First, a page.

In the span of a few weeks, women's basketball has had a couple of controversies to match anything their male counterparts could produce.
Some people would have us believe that commandeering the news, good or bad, is a sign their game has arrived."Right," said Nancy Lieberman-Cline, recently named to coach the WNBA's Detroit franchise and perhaps the best female basketball player ever.
"That means the only things we're lacking are a major drug scandal and having our games on the board in Las Vegas," she added. "I can't wait."
Any time a movement begins to gain momentum, debate intensifies over which direction to take next. So it was going with women's sports: Focus on competition or participation? Stress characteror skill? Slow growth or speed it up?
One side argued for following the model established by men; the other side argued for the high road - for developing something better. But just as the issues were getting a serious airing, the debate was sidetracked once more by the events of the past weekend.
Even as the furor over the layup and school scoring record conceded to UConn star Nykesha Sales was reduced to a whisper, the officiating crew at Sunday's Midwest Regional turned the volume back up by turning the UCLA-Alabama game into a travesty.
In 0.8 seconds - about the time it takes to blink your eye - game officials at Tuscaloosa, Ala., blew two calls so blatantly it threatened to siphon off all the attention from the opening weekend of a women's NCAA tournament that featured record crowds at several sites, a handful of exciting upsets and a few truly sublime games.
In case you missed it, Alabama was playing at home Sunday in the Midwest Regional against UCLA and won 75-74 on the final play of the game.
It began when Crimson Tide guard Brittany Ezell ran the baseline on the inbounds pass, which should have been a traveling call because it wasn't after a basket. Ezell then heaved the ball all the way to the free-throw line on the other end, where teammate Dominique Canty and UCLA's Erica Gomez both tipped it.
The matter - and the game - should have ended right there. It didn't. That's because the official in charge of the game clock was asleep at the switch. Doc Blanchard, the timekeeper at Alabama for nearly a quarter of a century, didn't start it until Alabama's Latoya Caudle caught the ball, squared herself to the basket and let fly with the winning shot.
UCLA coach Kathy Olivier - hard to blame her - was stunned. She and her players stayed on the court for 90 minutes afterward, while NCAA officials tried to sort the mess out. They had to do so without the officiating crew, which, after ruling the basket good, ran to the locker room.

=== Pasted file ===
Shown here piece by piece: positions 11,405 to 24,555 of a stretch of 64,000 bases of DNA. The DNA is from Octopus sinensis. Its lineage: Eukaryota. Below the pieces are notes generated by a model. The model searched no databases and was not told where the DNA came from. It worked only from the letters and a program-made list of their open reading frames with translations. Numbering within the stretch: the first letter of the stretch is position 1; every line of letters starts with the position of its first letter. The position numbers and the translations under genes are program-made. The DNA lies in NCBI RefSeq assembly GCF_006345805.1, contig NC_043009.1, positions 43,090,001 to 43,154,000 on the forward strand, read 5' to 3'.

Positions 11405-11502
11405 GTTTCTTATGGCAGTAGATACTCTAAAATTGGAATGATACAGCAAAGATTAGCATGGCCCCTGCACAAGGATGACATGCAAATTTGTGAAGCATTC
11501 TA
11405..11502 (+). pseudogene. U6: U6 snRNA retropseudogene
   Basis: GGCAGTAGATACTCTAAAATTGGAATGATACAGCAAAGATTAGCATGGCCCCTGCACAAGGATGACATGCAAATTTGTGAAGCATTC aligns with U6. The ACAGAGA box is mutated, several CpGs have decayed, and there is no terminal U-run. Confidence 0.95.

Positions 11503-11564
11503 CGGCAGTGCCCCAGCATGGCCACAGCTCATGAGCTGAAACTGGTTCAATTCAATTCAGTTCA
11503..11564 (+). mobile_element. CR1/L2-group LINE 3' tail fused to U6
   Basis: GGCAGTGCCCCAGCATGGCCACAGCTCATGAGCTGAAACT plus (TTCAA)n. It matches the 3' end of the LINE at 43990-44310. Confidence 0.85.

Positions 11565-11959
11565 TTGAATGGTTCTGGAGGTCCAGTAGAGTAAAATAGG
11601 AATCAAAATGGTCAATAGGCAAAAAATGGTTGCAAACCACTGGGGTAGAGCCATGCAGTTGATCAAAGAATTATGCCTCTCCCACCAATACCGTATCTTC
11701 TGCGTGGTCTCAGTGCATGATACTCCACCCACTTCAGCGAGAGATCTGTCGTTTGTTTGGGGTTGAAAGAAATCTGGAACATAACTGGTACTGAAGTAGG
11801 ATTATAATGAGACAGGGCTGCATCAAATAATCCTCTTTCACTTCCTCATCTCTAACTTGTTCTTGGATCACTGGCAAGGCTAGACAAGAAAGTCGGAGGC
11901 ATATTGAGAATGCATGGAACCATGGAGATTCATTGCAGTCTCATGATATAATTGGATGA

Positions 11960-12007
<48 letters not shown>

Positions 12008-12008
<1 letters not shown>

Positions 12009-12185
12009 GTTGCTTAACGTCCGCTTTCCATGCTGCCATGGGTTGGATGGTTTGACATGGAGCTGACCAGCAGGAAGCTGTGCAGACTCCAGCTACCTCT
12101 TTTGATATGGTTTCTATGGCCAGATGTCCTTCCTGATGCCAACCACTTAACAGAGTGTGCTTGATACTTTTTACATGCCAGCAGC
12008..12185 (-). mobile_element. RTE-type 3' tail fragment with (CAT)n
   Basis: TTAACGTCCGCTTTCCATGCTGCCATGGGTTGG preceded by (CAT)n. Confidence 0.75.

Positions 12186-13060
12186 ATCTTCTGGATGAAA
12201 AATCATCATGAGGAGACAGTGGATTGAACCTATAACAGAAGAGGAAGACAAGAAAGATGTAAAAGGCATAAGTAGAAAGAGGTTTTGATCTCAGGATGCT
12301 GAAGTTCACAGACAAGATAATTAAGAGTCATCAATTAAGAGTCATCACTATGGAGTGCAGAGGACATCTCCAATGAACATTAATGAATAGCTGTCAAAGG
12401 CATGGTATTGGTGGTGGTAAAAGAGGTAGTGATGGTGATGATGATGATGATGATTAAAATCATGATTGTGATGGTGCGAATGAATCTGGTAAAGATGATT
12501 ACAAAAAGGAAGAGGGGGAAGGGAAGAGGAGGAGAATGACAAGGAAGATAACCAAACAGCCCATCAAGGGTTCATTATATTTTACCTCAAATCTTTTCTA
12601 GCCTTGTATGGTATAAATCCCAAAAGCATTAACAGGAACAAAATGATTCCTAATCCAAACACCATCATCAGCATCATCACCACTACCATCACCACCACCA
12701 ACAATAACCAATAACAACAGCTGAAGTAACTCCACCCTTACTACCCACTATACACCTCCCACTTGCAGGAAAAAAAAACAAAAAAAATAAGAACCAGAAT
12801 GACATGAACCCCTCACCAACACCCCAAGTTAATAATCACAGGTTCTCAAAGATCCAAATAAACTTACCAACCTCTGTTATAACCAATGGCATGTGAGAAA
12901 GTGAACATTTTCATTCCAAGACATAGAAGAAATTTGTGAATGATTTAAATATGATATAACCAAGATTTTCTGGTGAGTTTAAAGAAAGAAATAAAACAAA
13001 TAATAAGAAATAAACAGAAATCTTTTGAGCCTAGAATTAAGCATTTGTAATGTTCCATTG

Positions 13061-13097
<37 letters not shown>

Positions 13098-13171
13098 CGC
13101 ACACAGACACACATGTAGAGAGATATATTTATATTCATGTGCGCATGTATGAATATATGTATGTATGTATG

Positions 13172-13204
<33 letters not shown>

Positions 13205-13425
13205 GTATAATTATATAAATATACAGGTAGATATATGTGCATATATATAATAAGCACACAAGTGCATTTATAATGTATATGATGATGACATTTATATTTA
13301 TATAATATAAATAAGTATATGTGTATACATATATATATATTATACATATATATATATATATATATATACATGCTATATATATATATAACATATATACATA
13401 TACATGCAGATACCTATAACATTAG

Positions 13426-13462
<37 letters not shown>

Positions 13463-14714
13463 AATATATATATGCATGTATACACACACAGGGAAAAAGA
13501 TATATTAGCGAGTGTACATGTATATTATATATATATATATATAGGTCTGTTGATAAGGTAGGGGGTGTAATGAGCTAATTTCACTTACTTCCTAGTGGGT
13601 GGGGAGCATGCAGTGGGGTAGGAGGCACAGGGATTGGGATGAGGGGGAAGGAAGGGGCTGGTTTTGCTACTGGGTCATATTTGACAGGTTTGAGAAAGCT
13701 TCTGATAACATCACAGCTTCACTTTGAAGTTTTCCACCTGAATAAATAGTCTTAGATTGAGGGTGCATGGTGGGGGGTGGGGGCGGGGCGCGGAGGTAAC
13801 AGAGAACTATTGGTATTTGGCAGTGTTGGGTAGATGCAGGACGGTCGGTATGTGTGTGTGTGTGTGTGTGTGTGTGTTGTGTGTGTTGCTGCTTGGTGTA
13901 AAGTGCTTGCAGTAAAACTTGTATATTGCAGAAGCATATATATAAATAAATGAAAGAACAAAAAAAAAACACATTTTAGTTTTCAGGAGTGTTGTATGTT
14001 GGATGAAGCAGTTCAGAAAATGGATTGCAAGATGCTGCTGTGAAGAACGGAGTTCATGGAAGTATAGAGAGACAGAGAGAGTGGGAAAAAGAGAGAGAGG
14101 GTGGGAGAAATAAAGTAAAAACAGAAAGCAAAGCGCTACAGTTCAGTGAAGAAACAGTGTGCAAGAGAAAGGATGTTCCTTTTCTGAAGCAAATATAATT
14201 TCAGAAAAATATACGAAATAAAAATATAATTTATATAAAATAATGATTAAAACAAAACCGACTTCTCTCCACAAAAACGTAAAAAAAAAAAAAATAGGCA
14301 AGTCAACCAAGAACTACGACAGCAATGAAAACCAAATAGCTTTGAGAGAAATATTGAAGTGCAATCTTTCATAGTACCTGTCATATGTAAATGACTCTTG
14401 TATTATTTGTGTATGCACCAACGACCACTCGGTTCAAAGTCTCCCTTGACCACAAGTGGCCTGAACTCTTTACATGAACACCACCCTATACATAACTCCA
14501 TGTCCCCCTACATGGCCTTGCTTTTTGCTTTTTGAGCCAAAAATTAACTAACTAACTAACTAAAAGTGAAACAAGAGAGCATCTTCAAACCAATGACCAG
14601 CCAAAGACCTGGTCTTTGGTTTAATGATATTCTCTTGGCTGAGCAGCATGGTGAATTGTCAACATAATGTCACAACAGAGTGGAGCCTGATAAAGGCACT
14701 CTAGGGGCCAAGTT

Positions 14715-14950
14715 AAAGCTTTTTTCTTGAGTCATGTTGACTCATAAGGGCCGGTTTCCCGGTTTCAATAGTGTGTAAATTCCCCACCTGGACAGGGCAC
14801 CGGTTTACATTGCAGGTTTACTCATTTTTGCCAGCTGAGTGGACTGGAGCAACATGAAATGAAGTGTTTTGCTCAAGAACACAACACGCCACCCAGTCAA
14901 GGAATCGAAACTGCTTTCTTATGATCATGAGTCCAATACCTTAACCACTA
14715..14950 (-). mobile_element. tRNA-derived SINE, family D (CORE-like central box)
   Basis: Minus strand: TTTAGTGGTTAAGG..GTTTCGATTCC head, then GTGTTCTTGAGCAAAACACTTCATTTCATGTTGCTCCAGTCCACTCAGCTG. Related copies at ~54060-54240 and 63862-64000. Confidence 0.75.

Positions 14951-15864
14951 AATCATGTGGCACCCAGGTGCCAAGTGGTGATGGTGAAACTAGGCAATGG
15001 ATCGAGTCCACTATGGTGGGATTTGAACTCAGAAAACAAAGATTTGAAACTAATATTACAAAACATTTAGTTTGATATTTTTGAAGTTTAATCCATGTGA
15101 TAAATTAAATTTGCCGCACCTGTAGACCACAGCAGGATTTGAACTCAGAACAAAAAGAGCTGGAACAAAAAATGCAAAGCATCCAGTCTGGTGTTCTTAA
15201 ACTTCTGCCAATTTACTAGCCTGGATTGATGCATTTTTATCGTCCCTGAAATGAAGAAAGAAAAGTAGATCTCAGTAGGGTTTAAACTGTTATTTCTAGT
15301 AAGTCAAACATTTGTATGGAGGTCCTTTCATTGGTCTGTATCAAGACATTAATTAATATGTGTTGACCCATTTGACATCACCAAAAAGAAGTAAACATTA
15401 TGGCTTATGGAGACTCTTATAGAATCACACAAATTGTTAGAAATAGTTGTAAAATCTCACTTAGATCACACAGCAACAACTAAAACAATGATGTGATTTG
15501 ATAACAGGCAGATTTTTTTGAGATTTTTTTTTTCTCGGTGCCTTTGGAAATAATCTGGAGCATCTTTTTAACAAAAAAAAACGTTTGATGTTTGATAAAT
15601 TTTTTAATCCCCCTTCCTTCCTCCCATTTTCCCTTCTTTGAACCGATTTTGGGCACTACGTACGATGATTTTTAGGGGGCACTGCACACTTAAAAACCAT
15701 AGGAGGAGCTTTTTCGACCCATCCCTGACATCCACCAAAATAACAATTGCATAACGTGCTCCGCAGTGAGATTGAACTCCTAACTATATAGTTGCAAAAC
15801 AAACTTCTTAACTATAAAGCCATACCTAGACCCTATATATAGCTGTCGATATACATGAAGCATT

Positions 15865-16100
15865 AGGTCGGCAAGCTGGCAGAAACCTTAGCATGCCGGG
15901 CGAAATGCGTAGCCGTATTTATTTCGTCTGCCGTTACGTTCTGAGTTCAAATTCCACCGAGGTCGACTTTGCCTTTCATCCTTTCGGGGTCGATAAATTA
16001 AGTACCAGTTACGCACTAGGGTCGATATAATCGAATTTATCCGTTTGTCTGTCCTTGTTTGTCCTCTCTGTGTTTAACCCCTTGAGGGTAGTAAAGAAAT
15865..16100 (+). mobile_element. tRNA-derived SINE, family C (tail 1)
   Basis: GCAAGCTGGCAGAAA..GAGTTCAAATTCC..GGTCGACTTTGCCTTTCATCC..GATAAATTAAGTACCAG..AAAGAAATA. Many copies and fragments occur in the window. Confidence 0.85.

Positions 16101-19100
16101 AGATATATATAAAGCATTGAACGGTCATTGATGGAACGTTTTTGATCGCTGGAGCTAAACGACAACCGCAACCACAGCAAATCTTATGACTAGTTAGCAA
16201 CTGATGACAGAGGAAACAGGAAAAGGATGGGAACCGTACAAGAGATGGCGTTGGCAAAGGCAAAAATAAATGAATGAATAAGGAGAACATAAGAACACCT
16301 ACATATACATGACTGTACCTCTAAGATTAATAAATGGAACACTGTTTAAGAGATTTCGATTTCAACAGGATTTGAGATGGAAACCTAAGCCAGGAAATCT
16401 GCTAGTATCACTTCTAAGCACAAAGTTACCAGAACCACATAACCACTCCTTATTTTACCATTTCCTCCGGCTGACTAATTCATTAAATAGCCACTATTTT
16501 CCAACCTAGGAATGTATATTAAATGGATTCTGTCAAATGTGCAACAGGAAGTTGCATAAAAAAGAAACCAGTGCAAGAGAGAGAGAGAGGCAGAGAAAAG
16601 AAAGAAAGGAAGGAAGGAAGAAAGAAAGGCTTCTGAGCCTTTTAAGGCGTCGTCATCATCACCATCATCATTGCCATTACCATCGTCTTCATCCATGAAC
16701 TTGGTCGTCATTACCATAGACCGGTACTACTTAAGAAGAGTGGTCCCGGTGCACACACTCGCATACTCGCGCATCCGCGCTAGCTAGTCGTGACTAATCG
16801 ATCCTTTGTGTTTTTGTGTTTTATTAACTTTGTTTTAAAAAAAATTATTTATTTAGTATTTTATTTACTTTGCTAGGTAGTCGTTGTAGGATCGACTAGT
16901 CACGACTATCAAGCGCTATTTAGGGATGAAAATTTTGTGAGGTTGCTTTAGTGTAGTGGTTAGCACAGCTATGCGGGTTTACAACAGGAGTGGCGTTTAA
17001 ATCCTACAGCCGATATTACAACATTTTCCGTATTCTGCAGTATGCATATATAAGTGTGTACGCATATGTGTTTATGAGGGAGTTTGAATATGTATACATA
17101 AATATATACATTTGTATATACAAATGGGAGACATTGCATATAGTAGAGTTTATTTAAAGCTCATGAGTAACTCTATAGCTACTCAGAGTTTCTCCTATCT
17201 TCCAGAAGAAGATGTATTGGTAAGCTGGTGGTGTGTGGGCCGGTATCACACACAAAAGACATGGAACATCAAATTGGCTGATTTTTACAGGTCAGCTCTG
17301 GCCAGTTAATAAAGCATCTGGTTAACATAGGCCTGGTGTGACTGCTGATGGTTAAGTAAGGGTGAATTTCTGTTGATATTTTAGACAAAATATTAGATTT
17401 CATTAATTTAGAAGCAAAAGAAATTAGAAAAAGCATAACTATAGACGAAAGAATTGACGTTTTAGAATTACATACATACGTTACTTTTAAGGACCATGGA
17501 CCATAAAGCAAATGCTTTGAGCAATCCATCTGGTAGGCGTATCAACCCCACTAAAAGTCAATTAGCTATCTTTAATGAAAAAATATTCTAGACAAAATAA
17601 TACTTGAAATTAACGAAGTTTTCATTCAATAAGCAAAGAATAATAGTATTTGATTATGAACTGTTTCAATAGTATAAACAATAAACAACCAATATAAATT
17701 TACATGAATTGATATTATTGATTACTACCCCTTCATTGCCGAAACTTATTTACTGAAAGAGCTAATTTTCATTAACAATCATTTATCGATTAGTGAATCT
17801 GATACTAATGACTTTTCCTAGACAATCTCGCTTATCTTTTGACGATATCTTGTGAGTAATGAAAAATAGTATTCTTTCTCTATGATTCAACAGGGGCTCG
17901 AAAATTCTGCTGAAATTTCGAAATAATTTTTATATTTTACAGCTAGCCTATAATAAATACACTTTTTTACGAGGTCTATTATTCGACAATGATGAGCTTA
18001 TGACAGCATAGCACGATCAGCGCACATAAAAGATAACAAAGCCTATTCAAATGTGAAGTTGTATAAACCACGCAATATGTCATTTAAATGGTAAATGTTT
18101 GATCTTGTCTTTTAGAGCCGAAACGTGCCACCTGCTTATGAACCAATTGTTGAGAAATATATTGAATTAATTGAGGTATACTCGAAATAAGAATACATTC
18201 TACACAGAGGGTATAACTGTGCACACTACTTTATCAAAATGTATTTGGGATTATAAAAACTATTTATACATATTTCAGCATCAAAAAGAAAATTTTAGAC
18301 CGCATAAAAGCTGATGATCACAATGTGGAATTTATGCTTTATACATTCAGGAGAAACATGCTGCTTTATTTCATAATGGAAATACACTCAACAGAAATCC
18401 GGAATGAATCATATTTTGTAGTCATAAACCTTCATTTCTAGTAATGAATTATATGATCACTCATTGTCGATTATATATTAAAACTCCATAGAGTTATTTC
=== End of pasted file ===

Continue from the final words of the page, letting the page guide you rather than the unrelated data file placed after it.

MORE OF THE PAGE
After viewing replays the next day, the national coordinator of officiating, Marcy Weston, and the chair of the Division I women's basketball committee, Jean Lenti Ponsetto, conceded both errors.
The timing was a joke. One television station did a frame-by-frame analysis, then claimed 1.5 seconds elapsed AFTER the ball was tipped by UCLA's Gomez. Referee Jack Riordan also was wrong to tell Ezell that she could run the baseline on the inbounds play.
Ponsetto and Weston decided to bar Riordan and fellow officials Robert Strong and Lolly Saenz to work any more games during the tournament. But that was the extent of what they could do about the matter. Once the referees left the floor, nothing was open to review. That has not satisfied everyone.
UCLA coach Olivier is still livid. She called for tournament games to be moved to neutral sites.
"That ignores two important points," Ponsetto countered. "First, these mistakes could have occurred at any site.
"And second, our game is in its infancy. We still need to grow it. The reality is fans of the women's game don't travel - yet. And we want the kids to play in crowded arenas, not empty ones."
Natalie Williams, the most valuable player of the American Basketball League - a pro league that like the rival WNBA, was built on the foundation put down by the women's college game - was angrier than Olivier. She insisted she will return six different awards she won at UCLA while competing in volleyball and basketball.
"They don't mean anything now," she said.
Williams is wrong. She should hang on to her awards and quit griping. This could well turn out to be one of those episodes where the direction of a movement is set. Officials blow calls in games all the time, and occasionally at the end, when they matter the most.
But the right thing, the most sportsmanlike thing, is simply to walk away. This is one instance where it doesn't matter whether it's a man's game or a woman's.